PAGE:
Electrical muscle stimulation and its potential uses | Biolayne
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Electrical muscle stimulation and its potential uses

Electrical Stimulation and Muscle Strength Gains in Healthy Adults: A Systematic Review
Mukherjee et al (2023)
REPS - Vol. 2 - Issue 12 - Electrical muscle stimulation

Electrical muscle stimulation is widely used in the world of physiotherapy. But could it be a viable alternative to conventional resistance training for those looking to grow muscle and get stronger?


What did they test? The authors reviewed the current literature on electrical muscle stimulation and strength gains in healthy adults.
What did they find? They found that electrical muscle stimulation led to significant strength gains, although “terms and conditions apply”.
What does it mean for you? The currently available evidence on electrical muscle stimulation is limited, but it seems like electrical muscle stimulation may be useful as a supplement to conventional resistance training or an alternative modality for strength gains for those who are injured.

What’s the Problem?

Electrical muscle stimulation (EMS) has been used as a muscle-strengthening method in the physical therapy world but has also made its way into mainstream fitness in the past few years 1, to the point where there are dedicated fitness brands that offer solely EMS based training.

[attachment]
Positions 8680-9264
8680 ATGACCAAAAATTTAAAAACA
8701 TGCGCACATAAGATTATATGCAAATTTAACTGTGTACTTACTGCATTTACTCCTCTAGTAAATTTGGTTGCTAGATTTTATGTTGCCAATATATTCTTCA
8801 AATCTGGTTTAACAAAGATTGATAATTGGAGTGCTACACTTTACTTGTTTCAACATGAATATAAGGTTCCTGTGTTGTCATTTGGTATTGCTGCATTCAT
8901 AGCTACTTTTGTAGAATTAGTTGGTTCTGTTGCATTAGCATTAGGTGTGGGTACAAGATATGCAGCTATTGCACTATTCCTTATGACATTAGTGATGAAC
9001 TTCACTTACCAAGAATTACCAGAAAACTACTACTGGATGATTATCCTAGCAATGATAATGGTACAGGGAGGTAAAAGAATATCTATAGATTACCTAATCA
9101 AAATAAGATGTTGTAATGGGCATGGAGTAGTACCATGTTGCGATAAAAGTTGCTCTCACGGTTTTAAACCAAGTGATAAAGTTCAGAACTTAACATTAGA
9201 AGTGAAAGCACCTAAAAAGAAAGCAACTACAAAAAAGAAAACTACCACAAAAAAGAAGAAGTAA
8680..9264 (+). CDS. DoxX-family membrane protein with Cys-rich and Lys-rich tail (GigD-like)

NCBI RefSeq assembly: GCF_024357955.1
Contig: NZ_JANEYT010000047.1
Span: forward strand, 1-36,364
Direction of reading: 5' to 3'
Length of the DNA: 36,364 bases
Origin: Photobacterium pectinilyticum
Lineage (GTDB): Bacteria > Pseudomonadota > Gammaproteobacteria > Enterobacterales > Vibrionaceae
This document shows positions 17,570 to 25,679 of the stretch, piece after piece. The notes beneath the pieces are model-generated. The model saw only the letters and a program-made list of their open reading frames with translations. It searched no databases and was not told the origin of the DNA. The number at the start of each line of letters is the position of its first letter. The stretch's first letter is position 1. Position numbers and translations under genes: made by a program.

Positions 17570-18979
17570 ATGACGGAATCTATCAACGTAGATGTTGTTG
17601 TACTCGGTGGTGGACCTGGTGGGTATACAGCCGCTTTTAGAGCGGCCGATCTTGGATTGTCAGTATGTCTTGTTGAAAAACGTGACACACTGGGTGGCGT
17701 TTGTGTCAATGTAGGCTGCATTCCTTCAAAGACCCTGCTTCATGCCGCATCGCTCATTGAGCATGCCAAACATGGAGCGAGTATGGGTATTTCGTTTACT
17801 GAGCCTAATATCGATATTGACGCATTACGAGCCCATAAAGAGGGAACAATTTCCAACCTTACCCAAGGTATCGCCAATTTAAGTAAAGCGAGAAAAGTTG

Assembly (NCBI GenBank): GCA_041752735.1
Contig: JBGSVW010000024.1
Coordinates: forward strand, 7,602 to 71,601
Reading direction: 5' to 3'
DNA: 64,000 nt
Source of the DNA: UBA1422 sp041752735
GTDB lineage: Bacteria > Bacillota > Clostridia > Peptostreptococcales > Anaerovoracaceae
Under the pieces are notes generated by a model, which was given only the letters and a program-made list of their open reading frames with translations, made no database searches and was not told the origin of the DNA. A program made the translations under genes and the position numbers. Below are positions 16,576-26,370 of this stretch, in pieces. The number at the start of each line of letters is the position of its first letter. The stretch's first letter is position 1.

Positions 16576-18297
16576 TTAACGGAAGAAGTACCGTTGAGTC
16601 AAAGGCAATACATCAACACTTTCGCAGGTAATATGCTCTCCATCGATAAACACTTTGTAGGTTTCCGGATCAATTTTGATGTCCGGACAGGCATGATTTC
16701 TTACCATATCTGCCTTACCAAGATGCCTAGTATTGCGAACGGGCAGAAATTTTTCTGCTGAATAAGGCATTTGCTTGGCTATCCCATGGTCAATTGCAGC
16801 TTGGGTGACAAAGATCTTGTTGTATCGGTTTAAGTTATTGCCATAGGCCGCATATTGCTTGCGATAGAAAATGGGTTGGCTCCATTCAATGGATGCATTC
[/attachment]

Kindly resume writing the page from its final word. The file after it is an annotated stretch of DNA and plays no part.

But how does EMS work?

EMS involves applying intermittent electrical stimulation to muscles via the use of surface electrodes, which in turns results in muscular contractions that respond to the intensity of the stimulation, imitating the natural process of muscle contraction. 

There is previous literature to suggest that, indeed, EMS may be effective in preserving muscle mass loss after long periods of immobilization 2 and even assisting in certain muscle-related injuries. Furthermore, EMS has even been shown potential to be a solid supplement exercise to resistance training in rehabilitation. Additionally, and more interestingly, there is evidence to suggest that EMS may even lead to similar isometric strength gains when compared with “conventional” strength training even in trained individuals, training volume is matched 3

However, it is somewhat difficult for studies to compare and contrast results given the lack of standardization in EMS protocols, and although EMS is used frequently in sports, it is not as common to see or hear about in the context of training for healthy adults. I believe that its “too-good-to-be-true” nature and the misconception that you could just sit on the couch and get fitter may have created a bit of a barrier to trying it for certain recreationally active individuals. Additionally, its extensive use in physiotherapy may have created an association between EMS and rehabilitation affecting people’s perception of EMS as another potential training modality.

So, is EMS just appropriate in the context of physiotherapy and inactive individuals, or is it something you could potentially utilize alongside your resistance training or even as a singular modality without the need for any "conventional" resistance training? 

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About the author

About Dr. Pak
Dr. Pak

Pak is the Chief Editor of REPS, an online coach and a researcher. Pak did his PhD at Solent University in the UK on “the minimum effective training dose for strength”. As a Researcher, Pak is a Visiting Scholar in Dr. Schoenfeld's Applied Muscle Development Lab in New York City. Pak's research focuses on all...[Continue]

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